Dr. David Jacobs works at his office in Efrat: After a good night’s sleep, I am wide awake when I read scans, x-rays, and MRIs that were done during the night in the United States. At the crack of dawn on a typically gray Cleveland morning, Michael Jones woke up with a bad headache and feeling of confusion. After consulting his doctor, Jones – not his real name – drove himself to the nearest clinic. The technician on duty did an MRI of Jones’ brain which he sent to the radiologist on duty. “It looks like a brain tumor,” he informed the doctor in a telephone conversation.
Dr. David Jacobs, Director of MRI and Neuroradiology at Hillcrest Radiology Associates read the scan and concurred.
“I spoke to the patient, a 70-year old man, and told him I did not want him to drive. I also spoke to the emergency room doctor and arranged for admittance to the hospital in Cleveland,” said Jacobs.
The entire process took only 20 minutes – speedy timing by any diagnostic/admittance standard.
The unique part of this description was that Jacobs was 6000 miles away from the patient, working from his office in Efrat, Israel. Within minutes, the image of the brain was transmitted via sophisticated imaging equipment to Israel, where Jacobs viewed it. The experienced radiologist was ready to call in his report almost immediately. Later, he would fax a written report.
“It gives my colleagues and patients an edge that I moved to Israel,” said Jacobs, during an interview with ISRAEL21c in his high tech office which Jacobs set up in May in the community south of Jerusalem overlooking the picturesque Judean Hills.
The 7-hour time difference between Cleveland and Israel is a boon for the radiology group based in Ohio, Jacobs explained.
“After a good night’s sleep, I am wide awake when I read scans, x-rays, and MRIs that were done during the night in the United States,” says Jacobs, who goes to his office at 6:45 am. “That gives me a clear advantage over a radiologist who has to do a third shift.”
And they are doing three shifts at many labs. Radiologists in the U.S. have been swamped with work in the last ten years. High damage medical lawsuits and the threat of lawsuits have led to an exponential rise in the use of x-rays to minimize diagnostic errors and protect the hospital and its staff.
“Ten years ago, we might have three or four X-rays a night. Now a very large number of people who come into the emergency room are given cat-scans or some sort of radiologic imaging,” said Jacobs. “If you come into an emergency room complaining of a headache, a bellyache, or a cough, there is a very good chance that the doctor on duty will order a cat-scan. This puts enormous pressure on the hospital radiology department which finds it very difficult to cope with the heavy work load.”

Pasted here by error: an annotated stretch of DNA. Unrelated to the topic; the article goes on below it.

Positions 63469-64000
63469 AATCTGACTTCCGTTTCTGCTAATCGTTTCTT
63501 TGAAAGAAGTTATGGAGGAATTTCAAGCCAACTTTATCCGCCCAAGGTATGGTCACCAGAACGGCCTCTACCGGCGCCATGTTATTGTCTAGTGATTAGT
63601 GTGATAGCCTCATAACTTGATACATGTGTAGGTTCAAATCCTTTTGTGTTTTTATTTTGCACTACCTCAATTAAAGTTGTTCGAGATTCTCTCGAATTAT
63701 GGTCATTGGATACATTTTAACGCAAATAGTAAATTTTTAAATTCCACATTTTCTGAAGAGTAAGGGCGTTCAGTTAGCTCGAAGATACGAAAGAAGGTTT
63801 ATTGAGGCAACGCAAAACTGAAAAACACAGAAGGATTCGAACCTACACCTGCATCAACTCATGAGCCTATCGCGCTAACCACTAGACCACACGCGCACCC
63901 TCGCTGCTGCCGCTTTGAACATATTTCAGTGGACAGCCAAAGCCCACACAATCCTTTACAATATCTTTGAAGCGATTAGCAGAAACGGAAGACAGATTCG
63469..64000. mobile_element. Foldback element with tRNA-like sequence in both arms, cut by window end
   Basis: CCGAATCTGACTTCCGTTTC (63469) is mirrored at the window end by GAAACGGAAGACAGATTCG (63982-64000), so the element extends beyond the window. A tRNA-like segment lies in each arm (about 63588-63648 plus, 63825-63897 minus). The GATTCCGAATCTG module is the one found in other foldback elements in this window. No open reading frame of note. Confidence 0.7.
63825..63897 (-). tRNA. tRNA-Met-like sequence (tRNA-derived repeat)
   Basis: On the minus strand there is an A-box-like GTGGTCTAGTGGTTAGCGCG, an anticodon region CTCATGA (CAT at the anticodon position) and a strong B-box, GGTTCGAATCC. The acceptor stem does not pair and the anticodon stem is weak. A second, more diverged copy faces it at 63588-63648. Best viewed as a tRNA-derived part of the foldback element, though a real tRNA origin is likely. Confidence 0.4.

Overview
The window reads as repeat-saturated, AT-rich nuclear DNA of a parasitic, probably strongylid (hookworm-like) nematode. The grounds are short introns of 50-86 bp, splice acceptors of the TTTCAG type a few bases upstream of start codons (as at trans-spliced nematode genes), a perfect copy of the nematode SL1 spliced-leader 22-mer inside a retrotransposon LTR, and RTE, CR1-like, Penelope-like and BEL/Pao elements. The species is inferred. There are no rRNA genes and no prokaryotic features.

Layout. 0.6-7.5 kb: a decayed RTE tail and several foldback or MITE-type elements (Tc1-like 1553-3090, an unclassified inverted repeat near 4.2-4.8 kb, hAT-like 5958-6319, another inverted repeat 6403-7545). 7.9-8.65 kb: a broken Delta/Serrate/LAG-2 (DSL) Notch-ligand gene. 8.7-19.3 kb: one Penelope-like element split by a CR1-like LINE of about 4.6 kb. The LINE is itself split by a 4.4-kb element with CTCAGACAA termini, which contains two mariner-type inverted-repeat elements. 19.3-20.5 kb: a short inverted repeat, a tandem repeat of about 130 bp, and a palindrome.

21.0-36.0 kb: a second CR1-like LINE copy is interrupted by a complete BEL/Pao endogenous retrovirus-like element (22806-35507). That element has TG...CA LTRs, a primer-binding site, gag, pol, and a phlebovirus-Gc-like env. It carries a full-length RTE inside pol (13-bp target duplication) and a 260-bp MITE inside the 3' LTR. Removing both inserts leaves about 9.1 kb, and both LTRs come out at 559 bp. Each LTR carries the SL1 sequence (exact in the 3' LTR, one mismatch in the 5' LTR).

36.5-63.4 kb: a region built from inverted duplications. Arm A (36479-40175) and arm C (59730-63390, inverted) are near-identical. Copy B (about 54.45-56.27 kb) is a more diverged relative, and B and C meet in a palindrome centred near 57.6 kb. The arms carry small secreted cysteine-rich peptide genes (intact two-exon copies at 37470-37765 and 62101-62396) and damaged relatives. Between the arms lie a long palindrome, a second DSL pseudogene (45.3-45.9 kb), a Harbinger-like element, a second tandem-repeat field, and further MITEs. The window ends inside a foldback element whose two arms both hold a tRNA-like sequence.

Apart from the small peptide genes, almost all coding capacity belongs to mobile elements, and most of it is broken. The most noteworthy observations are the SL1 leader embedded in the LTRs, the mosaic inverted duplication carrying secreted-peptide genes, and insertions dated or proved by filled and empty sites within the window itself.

Jacobs and partners founded Cleveland’s Hillcrest Radiology Associates, a private company which works in affiliation with Hillcrest Hospital and the Cleveland Clinic Health System in order to meet the demand.
For a year, Hillcrest hooked in to an overseas-based radiology group to reap the time zone benefit. But, according to Jacobs, this became too costly. Since he and his wife Sari had been talking about going on aliyah to Israel, he suggested the idea to his partners.
“I can give the same nighttime service from Israel,” he said.
After some research, the group decided that this was a good business idea, and in fact recruited other radiology groups to use the nighttime service. Jacobs opened his office in May, naming the new venture, “Night Vision.” He likes the name despite one mistaken phone call -from someone looking for a nightscope for his rifle.
Jacobs, 41, a graduate of Albert Einstein Medical School, had moved to Cleveland more than 10 years ago to complete a fellowship in neuroradiology. He is also an expert in intervential radiology – including procedures such as angioplasty, biopsies. “The patient leaves with only a bandage,” he said.
Jacobs credits new technology that has made it possible to take advantage of time zones differences. “In the US, radiology is going filmless. Digital imaging makes it possible for a trained radiologist to see the image although he or she is far from the patient.”
Jacobs also points out some of the other high tech equipment in his office. “We had to set up a broadband connection so that we could send data rapidly overseas.”
The office also has a firewall for top security protection. It complies with HIPPA rules, including the special privacy rule passed in April, which states that every piece of a patient’s medical record has to be protected. Even the fax machine is the latest state of the art – with a voice recognition feature.
Jacobs appreciates the digital powers, but also keeps up a personal connection. “I still like to call every morning. Sometimes I ask for the patient to come back because I didn’t get enough images, or need to see a diffferent angle.”
To operate or not to operate was a question recently dealt with by an emergency room doctor when a woman came in with lower abdominal pain. Looking at the image, Jacobs saw a mild bowel obstruction. The ER doctor in the Kaiser Medical Center, Dr. Y. Glick asked to talk consult with him.
“It was 5 a.m. in Cleveland. I was trying to decide between surgery or observation. After talking to Dr. Jacobs, I decided to admit the woman for observation,” said. Glick. “Dr. Jacobs was easily accessible. I knew that he had vast experience, and his opinion helped me to make my decision.”
Looking out of his Efrat window on a sunny day in the Judean Hills, Jacobs summed up his own personal conclusion: “the bottom line is that the system is working.”